Emotional Rescue by Ben Greenman
Essays on Love, Loss, and Life--With a Soundtrack

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The collection’s promising evocation of “communication and disconnection” leads to more repetition than illumination.
-Kirkus

Synopsis

What songs have made up your life’s soundtrack? Which have captured your every mood and deepest sentiments? Pop music, like no other form of entertainment or art, is capable of articulating our feelings, desires, joy, and pain. In a few soul-grabbing minutes, artists from every genre—from Little Richard to Lou Reed, Willie Nelson to Wu-Tang Clan, Sly and the Family Stone to the Rolling Stones—can help us understand our place in our own lives.

This collection of short, sharp essays by New York Times bestselling author Ben Greenman (Mo’ Meta Blues), organized around a thematic playlist of songs, serves as a reminder of the lyrical power of songwriting and the sonic ability of pop to capture the human experience. Greenman’s wit, insight, and honesty are as sweet and satisfying as the hits (and the deep cuts) at the center of each essay.

 

About Ben Greenman

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Ben Greenman is a contributing writer to the New Yorker and the author of eight books of fiction. His most recent novel is The Slippage, and his latest collection of short stories is What Heâ's Poised to Do. He has collaborated with Questlove on the New York Times bestselling hip-hop memoir Moâ' Meta Blues and on Something to Food About, which explores the intersection of creativity and eating, and he also cowrote George Clintonâ's memoir, Brothas Be, Yo Like George, Ainâ't That Funkinâ' Kinda Hard on You?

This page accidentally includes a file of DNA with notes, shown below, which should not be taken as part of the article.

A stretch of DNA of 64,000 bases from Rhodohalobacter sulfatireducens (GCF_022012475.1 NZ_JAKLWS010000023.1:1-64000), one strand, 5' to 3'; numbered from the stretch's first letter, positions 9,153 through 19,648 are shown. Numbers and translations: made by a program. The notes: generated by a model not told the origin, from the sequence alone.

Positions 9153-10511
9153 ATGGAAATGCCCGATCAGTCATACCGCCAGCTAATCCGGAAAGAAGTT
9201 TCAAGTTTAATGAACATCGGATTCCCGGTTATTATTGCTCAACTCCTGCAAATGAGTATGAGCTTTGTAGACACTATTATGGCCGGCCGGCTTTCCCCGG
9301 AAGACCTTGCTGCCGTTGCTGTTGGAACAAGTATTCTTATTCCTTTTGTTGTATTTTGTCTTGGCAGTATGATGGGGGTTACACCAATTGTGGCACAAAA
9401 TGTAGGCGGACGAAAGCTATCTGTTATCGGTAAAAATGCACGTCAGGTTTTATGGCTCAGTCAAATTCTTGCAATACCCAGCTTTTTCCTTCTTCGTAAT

Published August 1, 2016 by Little A. 250 pages
Genres: Political & Social Sciences, Arts & Photography, Self Help, Literature & Fiction, Humor & Entertainment. Non-fiction
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Critic reviews for Emotional Rescue
All: 2 | Positive: 1 | Negative: 1

Kirkus

Below average
on May 23 2016

The collection’s promising evocation of “communication and disconnection” leads to more repetition than illumination.

Read Full Review of Emotional Rescue: Essays on L... | See more reviews from Kirkus

NY Times

Above average
Reviewed by Jeff Gordinier on Aug 14 2016

In fact, it is emotion itself that rescues the last third or so of “Emotional Rescue,” after Mr. Greenman has become a parent and shored up some life experience. The book rises to a lovely crest toward the end with a cluster of essays...

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45%

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